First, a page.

As much as vendors would love for their system to never go down, the reality is that it is going to happen from time to time. Being able to handle downtime effectively can mean all the difference in maintaining a high level of safe patient care while your system is offline.
There are two types of down-time that can occur: planned downtime and unplanned downtime. In today’s blog post, HCI’s EVP of Clinical Solutions Bob Steele goes over what downtime is, and what goes into creating a plan on how to deal with your system being down.
1) Planned Downtime vs Unplanned Downtime
Planned downtime is commonly seen in association with upgrades, patches, and other various changes to the system. Planned downtime is obviously much easier to deal with as there will be advanced notification, and due to the fact that it is usually done at non-peak hours – for example, between 3-5 AM on night shifts when there is decreased activity.
Unplanned downtime, however, can create much more havoc and potential for patient safety issues. It can occur at any time, and results in the immediate loss of EHR access and information. During unplanned downtime, it is important not to panic. Think about the administration of medication and bar code scanning, as well as the ordering and completion of scheduled diagnostics such as lab and x-rays.
The availability of lab and x-ray results is critically important, as they will be needed in order to make patient care decisions. Documentation will need to continue during this period on all aspects of care, so an ample supply of paper documentation forms and flowsheets must be immediately available in all appropriate areas.
2) Dealing with Confusion and Knowing the Answers
In order to deal with downtime, it is beneficial to have policies, procedures, and backup systems in place. Areas where we commonly see the greatest risk are in education and comfort of the front line staff when converting to downtime. It is common to see confusion or lack of knowledge in regards to the location of downtime computer terminals, forms, and paper documentation tools.
Confusion also arises when it comes to the process for how to order and obtain diagnostic test results, as well as deciding when it is necessary to convert to paper documentation. Do you switch over after four minutes? After 15 minutes? After an hour? These are questions that you must be ready to address, and have a plan for before they arise.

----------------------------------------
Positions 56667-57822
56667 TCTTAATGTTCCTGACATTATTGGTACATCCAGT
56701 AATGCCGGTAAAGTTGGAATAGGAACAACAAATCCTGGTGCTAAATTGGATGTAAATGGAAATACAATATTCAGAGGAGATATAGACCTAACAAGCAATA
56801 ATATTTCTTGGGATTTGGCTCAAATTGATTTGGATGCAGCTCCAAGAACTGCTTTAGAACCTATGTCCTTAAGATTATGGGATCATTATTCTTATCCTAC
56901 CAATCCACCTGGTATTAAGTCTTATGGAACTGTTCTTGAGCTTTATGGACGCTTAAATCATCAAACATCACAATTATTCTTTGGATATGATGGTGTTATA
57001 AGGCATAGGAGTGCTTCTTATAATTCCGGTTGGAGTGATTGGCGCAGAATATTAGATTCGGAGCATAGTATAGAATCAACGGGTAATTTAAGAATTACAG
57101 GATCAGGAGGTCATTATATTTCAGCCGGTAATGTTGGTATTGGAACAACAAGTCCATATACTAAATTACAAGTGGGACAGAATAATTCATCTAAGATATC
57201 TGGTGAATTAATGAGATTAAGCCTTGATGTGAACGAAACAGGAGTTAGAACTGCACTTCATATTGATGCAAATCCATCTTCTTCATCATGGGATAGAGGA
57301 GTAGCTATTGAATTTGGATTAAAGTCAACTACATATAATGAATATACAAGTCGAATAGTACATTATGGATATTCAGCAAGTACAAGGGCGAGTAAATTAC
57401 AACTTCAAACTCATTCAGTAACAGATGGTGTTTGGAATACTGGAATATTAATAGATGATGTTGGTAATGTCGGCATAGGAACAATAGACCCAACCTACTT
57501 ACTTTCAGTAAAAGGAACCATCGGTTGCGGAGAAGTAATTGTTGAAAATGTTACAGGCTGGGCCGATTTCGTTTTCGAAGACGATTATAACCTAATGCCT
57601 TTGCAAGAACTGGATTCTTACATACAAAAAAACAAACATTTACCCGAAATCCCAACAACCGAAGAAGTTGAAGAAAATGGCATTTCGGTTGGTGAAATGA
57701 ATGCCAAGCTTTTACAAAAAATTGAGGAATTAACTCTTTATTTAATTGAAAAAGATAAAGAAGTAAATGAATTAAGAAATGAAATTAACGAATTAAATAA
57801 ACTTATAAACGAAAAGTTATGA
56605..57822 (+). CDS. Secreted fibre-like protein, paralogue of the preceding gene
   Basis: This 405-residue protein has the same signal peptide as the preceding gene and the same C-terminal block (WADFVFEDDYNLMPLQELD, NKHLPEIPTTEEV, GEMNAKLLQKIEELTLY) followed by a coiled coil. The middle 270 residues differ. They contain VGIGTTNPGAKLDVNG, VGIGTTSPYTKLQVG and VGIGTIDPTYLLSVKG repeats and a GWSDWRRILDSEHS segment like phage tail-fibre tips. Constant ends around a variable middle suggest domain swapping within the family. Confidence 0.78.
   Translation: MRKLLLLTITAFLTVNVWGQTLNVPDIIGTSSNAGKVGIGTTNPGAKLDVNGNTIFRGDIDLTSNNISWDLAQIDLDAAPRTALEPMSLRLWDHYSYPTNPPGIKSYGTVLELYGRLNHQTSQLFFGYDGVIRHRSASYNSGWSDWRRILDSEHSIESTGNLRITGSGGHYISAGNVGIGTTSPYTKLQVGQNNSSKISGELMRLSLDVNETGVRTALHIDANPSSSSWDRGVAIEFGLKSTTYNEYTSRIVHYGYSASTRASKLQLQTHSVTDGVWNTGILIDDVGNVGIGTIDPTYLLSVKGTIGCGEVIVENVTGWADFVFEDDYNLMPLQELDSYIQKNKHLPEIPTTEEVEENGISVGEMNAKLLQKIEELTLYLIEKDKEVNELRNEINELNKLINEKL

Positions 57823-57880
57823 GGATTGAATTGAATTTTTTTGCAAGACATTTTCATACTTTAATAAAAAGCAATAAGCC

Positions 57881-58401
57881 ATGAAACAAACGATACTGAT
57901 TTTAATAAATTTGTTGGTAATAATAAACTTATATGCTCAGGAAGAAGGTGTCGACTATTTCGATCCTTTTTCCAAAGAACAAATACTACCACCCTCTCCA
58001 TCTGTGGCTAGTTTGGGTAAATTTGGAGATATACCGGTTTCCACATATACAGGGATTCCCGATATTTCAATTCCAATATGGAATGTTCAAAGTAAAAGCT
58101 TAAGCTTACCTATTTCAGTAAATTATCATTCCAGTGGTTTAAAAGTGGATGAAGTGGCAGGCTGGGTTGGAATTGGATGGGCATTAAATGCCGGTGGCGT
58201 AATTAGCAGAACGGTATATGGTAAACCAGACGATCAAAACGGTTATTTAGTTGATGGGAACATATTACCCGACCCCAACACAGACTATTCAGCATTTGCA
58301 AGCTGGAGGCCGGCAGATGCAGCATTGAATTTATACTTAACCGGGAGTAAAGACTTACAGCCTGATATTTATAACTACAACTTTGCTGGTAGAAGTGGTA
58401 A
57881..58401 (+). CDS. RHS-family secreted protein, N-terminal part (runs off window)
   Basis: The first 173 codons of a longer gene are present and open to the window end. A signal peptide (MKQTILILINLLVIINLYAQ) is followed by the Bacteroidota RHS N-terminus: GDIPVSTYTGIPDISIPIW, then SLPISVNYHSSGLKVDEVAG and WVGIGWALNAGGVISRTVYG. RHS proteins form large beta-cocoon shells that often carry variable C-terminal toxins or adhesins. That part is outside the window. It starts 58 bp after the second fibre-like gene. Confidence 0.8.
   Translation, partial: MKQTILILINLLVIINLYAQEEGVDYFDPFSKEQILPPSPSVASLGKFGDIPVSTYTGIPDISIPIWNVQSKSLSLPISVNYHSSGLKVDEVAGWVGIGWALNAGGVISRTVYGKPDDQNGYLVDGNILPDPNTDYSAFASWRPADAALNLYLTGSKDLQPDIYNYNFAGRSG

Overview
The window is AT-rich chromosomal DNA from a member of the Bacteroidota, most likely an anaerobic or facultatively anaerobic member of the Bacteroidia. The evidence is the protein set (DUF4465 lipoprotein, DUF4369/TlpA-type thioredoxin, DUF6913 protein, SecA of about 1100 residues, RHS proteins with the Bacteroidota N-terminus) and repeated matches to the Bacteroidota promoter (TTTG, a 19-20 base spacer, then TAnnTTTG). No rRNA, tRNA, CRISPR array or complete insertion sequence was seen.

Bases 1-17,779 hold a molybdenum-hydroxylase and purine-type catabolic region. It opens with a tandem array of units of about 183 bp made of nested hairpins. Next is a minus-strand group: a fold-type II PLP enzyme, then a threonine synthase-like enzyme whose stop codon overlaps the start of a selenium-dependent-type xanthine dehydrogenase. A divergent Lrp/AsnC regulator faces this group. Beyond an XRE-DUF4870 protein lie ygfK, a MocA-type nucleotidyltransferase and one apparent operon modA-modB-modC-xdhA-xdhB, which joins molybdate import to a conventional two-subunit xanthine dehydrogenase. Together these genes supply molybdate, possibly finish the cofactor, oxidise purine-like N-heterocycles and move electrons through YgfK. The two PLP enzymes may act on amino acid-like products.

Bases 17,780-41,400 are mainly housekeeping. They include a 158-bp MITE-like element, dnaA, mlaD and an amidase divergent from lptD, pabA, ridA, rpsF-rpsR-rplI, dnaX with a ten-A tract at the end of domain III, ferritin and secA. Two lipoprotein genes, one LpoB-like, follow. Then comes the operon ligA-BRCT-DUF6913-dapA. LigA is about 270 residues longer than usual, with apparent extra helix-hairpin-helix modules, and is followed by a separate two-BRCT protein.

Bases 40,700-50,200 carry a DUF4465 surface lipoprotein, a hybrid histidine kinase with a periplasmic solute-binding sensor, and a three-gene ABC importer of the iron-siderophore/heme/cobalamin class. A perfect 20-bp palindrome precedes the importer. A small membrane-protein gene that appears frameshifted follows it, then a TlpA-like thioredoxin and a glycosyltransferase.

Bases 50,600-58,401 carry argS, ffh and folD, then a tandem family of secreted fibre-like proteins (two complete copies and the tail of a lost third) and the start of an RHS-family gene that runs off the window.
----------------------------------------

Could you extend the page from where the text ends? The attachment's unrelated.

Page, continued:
Healthcare facilities may also have issues when they are coming back online. Is your organization prepared to answer the questions that will arise? Do you know:
- What is required to be transcribed into the EHR when it comes back up?
- ex) Time-stamped administration of any medication.
- What to do with the paper documentation?
- Does it go in a hard chart cover?
- Does it have to be scanned?
- What happens in HIM/Medical Records?
- For HIMSS Stage 7, it has to be scanned within 24 hours since it is deemed “clinically relevant.”
In order to maintain business as usual during downtime, be it planned or unplanned, you need to be as prepared as possible, and know what to expect. How can this be accomplished?
When you think of the potential for errors in care and patient safety that downtime can bring about within your healthcare organization, it is necessary to have a detailed process. Your downtime plan must be spelled out, and, most importantly, practiced in a controlled setting.
Make sure that you have all departments, all shifts, and each day of the week accounted for when performing downtime drills. Make sure you don’t forget the weekends, as it is not uncommon for some health facilities to have weekend-only staff members. JCAHO and HIMSS each require one downtime practice per year, but there is no such thing as getting too much practice. The more practice you go through, the more readily prepared you will be for when downtime occurs.
One of the best practices that I have seen has to deal with going to a unit unannounced, placing sheets over the computer terminals, and telling the staff that they are all down. This will allow you to see how they react, to assess their level of knowledge on what must be done during an unplanned downtime, and to look for gaps and potential educational needs. It can be a fun and less intimidating way to drill, and can be done unit by unit as opposed to facility-wide. Practicing downtime drills by individual departments is much easier to manage, and can allow for you to more readily assess how your staff is responding.
Downtime for your EHR is likely to happen at some point, but having a proper plan in place for when it occurs can mean the difference to maintaining business as usual. By knowing what questions should be addressed and regularly performing drills to prepare your entire facility for what downtime will look like, the potential for errors in patient care and safety can be greatly diminished.